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Late in December of 1995, the director of the Hubble Space Telescope found himself with 10 days of discretionary time on the telescope.  Normally this time would be allocated to other astronomers to make up for telescope time they might have lost during the year. With this windfall of telescope time, the director chose a small but typical section of the sky void of bright stars. 

The image, called the Hubble Deep Field (HDF), image covers a piece of the sky only about the width of a dime located 75 feet away.  Most of the galaxies seen are so faint (nearly 30th magnitude or about four-billion times fainter than can be seen by the human eye) they have never before been seen by even the largest telescopes.  This is the deepest astromomical picture ever taken, thus in one sense, this the oldest photograph ever taken.  Most of these galaxies emitted the light captured in this photograph more than 10 billion years ago.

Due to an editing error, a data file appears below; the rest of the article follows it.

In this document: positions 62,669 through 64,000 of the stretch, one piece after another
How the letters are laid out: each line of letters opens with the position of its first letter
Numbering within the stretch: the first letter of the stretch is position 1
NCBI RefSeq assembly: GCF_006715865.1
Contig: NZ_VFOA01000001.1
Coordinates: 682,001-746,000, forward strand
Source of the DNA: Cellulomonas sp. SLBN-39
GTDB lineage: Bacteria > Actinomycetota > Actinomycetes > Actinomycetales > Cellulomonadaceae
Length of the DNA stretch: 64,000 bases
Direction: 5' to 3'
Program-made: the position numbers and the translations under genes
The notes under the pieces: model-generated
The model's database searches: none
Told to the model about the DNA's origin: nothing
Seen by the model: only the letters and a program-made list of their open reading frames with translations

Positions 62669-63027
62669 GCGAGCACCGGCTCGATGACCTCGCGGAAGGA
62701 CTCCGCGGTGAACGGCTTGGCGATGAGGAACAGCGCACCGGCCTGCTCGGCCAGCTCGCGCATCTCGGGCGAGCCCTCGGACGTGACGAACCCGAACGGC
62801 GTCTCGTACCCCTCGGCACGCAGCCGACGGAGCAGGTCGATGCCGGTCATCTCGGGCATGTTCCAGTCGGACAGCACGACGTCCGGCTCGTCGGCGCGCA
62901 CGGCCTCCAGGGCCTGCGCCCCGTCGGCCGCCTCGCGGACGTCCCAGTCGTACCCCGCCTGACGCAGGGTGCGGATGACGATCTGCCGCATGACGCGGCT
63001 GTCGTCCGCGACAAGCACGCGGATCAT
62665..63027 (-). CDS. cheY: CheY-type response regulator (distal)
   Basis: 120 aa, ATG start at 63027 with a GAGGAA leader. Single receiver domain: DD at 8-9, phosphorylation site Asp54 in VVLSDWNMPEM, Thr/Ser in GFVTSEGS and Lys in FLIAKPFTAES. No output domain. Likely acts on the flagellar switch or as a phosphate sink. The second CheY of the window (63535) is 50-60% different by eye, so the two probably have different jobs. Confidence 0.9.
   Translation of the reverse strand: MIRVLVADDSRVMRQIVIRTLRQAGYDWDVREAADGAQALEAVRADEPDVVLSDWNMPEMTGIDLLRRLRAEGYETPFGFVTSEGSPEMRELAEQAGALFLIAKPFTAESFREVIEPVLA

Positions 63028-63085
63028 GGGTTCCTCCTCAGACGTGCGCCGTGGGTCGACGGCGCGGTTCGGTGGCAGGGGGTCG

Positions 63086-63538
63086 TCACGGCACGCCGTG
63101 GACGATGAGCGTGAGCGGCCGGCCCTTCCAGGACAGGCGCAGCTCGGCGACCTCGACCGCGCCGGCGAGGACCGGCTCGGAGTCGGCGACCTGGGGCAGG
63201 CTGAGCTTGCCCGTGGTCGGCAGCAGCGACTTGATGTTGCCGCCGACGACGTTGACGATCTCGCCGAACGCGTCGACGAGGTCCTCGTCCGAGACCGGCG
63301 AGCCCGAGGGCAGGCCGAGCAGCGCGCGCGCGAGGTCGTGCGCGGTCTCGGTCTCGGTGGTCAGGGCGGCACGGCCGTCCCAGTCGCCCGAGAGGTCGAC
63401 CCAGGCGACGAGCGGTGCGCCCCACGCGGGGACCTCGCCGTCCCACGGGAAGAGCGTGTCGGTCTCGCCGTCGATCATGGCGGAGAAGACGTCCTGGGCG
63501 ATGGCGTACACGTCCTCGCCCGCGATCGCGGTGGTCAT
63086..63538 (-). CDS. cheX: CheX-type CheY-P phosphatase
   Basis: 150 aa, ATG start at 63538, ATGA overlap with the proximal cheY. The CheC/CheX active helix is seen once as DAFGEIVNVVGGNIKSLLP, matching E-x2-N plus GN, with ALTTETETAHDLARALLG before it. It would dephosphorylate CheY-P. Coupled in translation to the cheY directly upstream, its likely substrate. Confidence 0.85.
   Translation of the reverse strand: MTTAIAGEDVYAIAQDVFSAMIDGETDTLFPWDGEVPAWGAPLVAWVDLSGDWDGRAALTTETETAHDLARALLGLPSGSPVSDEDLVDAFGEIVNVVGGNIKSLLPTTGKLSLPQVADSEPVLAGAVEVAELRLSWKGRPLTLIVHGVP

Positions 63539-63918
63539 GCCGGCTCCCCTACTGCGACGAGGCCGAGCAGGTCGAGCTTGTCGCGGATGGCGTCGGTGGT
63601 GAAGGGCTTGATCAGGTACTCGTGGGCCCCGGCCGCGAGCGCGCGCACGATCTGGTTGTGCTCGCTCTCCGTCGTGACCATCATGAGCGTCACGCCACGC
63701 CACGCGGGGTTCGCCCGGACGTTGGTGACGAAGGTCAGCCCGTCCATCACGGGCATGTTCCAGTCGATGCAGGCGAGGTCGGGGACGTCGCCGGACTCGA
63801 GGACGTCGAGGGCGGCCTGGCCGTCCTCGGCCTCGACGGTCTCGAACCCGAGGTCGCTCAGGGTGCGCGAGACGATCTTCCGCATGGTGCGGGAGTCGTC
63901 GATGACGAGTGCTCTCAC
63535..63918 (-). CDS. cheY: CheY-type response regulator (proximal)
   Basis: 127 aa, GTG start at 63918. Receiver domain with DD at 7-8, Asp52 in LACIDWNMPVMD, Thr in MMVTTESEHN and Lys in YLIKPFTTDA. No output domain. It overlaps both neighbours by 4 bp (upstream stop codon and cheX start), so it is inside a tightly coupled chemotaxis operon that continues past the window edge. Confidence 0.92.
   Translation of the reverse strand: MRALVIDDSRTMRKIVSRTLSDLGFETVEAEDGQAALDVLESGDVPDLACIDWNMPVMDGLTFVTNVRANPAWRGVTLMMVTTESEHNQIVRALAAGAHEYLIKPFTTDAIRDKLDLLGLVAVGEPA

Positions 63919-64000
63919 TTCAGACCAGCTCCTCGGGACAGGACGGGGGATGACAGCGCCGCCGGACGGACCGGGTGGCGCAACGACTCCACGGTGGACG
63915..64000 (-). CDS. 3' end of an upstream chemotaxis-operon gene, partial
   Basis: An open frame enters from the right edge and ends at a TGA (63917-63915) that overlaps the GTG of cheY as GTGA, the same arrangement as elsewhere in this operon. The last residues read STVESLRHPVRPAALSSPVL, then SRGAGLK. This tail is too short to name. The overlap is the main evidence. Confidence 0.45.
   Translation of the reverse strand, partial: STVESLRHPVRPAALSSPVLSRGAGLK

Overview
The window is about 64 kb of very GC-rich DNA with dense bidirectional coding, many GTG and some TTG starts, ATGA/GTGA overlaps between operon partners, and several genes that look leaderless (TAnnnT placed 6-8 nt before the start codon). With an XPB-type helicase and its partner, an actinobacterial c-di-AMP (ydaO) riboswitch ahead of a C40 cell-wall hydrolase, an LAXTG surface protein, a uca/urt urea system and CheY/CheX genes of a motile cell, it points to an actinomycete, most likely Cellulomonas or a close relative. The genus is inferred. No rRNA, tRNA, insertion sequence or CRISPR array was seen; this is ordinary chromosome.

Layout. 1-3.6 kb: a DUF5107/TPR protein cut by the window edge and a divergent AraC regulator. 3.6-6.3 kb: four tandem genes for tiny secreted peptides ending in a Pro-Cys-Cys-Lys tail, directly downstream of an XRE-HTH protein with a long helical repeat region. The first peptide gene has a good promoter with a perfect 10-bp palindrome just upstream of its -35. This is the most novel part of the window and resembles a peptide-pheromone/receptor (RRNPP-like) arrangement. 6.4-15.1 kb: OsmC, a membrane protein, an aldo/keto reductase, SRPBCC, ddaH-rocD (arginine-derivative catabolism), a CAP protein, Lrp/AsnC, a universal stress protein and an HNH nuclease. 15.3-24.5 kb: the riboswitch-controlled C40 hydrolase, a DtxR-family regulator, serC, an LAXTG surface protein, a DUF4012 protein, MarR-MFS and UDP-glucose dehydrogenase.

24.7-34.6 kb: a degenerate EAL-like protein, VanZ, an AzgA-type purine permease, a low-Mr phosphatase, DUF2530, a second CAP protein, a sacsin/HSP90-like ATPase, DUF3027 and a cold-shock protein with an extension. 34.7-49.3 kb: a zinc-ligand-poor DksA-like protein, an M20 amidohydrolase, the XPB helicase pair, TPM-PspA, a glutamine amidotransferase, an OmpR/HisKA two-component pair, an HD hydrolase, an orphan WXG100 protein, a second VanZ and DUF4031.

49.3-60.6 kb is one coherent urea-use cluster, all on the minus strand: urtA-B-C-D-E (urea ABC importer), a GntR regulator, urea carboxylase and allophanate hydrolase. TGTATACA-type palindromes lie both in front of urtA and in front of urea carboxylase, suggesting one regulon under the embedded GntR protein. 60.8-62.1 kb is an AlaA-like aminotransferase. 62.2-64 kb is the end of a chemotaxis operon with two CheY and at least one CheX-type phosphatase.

This is man's deepest view into space. Find out more about Hubble's Deep View Project.
Visit Deep Field View 2003, eXtreme Deep Field (XDF) 2012, or the University of Oregon for the full image.
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